const requestHeaders = new HttpHeaders().set('Content-Type', 'text').append('Authorization', 'CustomToken12345');
  this.http.get('https://example.com/somejson', {
      headers: requestHeaders
  })
    .map((data:HttpEvent<object>) => {
      console.log(data);
  })
}

Interceptors

This is an advanced feature that allows us to (as a name applies) intercept each request/response and modify it before sending/receiving. If the term sounds scary, you can simply think about it as a middle layer between Angular application and a backend. In order to use it, we need to import it from @angular/common/http at a module level. Here’s how you do it:

app.module.ts

import {NgModule} from '@angular/core';
import {HTTP_INTERCEPTORS} from '@angular/common/http';

@NgModule({
  providers: [{
    provide: HTTP_INTERCEPTORS,
    useClass: NoopInterceptor,
    multi: true,
  }],
})
export class AppModule {}

Since interceptor module was imported into our app, we can now use it by implementing our own interceptor service. This service will “catch” each request and append an Authorization header.

interceptor.service.ts

import {Injectable} from '@angular/core';
import {HttpEvent, HttpInterceptor, HttpHandler, HttpRequest} from '@angular/common/http';

@Injectable()
export class AppInterceptor implements HttpInterceptor {
  intercept(req: HttpRequest<any>, next: HttpHandler): Observable<HttpEvent<any>> {
    const modifiedRequest = req.clone();
    modifiedRequest.headers.append('Authorization', 'myCustomToken123123')
    return next.handle(modifiedRequest);
  }
}

Following this logic, Authorization token will be appended to each request. It’s also possible to override request’s headers by using set() method.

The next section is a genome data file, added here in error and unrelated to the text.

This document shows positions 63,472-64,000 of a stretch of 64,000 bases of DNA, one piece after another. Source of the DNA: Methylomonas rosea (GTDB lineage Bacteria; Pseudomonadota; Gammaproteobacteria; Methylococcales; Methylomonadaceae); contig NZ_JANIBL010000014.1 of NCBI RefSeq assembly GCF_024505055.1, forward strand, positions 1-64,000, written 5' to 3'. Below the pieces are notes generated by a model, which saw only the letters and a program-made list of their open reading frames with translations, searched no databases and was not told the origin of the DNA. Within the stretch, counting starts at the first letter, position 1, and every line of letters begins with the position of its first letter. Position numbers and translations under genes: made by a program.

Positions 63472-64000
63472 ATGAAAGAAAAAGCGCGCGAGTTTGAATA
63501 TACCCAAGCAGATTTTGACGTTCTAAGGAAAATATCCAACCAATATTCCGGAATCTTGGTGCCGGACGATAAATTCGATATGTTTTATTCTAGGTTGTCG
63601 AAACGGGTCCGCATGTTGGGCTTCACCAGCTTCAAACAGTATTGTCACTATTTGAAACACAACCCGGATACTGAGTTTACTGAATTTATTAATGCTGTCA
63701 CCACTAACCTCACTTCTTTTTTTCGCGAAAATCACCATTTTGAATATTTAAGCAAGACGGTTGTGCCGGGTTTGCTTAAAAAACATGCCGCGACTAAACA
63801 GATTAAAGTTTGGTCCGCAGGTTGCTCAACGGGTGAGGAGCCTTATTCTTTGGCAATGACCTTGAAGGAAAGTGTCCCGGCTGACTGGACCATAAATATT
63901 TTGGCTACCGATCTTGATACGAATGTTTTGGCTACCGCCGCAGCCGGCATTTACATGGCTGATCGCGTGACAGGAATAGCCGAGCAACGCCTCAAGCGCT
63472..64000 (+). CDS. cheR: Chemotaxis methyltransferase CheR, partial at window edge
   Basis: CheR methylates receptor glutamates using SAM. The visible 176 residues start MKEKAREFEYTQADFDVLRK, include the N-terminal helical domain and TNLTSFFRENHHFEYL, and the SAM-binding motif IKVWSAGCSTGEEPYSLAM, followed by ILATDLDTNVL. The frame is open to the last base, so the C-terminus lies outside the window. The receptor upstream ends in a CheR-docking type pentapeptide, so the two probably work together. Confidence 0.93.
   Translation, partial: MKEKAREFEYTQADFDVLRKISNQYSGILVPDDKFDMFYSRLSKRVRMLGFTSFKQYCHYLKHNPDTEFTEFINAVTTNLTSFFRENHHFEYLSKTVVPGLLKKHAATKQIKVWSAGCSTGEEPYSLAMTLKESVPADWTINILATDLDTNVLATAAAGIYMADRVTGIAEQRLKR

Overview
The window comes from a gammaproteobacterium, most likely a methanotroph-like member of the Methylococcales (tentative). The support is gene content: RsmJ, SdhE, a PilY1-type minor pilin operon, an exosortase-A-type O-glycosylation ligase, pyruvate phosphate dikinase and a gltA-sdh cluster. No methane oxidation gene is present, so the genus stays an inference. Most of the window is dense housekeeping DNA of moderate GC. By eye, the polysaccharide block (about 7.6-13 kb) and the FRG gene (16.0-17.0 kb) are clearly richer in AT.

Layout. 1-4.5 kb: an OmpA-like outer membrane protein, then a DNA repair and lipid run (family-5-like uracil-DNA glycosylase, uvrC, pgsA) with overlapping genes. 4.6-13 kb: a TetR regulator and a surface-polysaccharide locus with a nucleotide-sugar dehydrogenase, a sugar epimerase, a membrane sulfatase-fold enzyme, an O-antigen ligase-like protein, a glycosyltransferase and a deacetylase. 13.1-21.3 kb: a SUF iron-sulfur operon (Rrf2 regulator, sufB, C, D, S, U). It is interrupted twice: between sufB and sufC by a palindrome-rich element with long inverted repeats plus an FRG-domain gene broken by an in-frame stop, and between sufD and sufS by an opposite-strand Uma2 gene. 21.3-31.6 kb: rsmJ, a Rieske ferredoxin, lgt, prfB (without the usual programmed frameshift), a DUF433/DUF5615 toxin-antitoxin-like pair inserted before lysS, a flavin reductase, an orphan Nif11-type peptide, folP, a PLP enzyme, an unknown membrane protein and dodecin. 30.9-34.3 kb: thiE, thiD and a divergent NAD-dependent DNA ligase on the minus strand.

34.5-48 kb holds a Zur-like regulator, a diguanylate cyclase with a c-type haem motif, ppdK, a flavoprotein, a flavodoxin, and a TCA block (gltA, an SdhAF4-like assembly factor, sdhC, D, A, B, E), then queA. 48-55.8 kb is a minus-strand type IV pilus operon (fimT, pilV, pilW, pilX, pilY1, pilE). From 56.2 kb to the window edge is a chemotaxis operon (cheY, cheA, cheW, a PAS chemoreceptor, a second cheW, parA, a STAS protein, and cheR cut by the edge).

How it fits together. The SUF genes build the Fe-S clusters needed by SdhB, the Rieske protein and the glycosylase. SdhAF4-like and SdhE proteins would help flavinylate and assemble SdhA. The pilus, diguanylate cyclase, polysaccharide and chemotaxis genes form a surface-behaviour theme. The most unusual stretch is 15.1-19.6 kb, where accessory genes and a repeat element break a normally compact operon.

Please note: By default all requests are immutable or in other words, you can’t modify them. In order to be able to do that, an exact copy of the request should be created. That’s exactly what has been done in the example above using a clone() method. As a result modifiedRequest variable contains the same data as an original request.

How to migrate to a new HttpClient from the “old” one:

  • The first step is to make sure that proper Angular version has been installed, i.e. 4.3 and higher.
  • In the project’s module replace HttpModule with HttpClientModule. New HttpClientModule should be imported from @angular/common/http.
  • In your actual service replace Http with HttpClient (the same rule – HttpClient should be imported from @angular/common/http as well)
  • Optional: if you set custom headers, they should be rewritten as well. Please see example below.

Here’s “old” to “new” configuration comparison:

app.module.ts

// Old
import { HttpModule } from '@angular/http';
...
@NgModule({
  ...
  imports: [
    HttpModule,
  ],
  ...
})

// New
import { HttpClientModule } from '@angular/common/http';
...
@NgModule({
  ...
  imports: [
    HttpClientModule,
  ],
  ...
})

example.service.ts

// Old
import { Http, Headers } from '@angular/http';
...

@Injectable()
export class ExampleService {
  private _headers = new Headers({'Authentication': 'application/json'});
  constructor(private http: Http) { }
  public getData() {
    return this.http.get('http://example.com', this._headers)
      .map((rawResponse: any) => {
      return JSON.parse(rawResponse._body);
    });
  }
}

// New
import { HttpClient, HttpHeaders } from '@angular/common/http';
...

@Injectable()
export class ExampleService {
  private _headers = {headers: new HttpHeaders().set('Authentication', 'application/json')};
  constructor(private http: HttpClient) { }
  public getData() {
    return this.http.get('http://example.com', this._headers);
  }
}

Live exaple:

Here, I’m attaching live example to play with:

 

Conclusion

Basically, there weren’t big changes to already existing syntax. HttpClient preserved the same method names from the old http: http.get(), http.post() etc.

This was a basic overview of the Angular new HttpClient. If you want to know how to write unit tests for HttpClient please take a look at this article or dive deeper at the official documentation.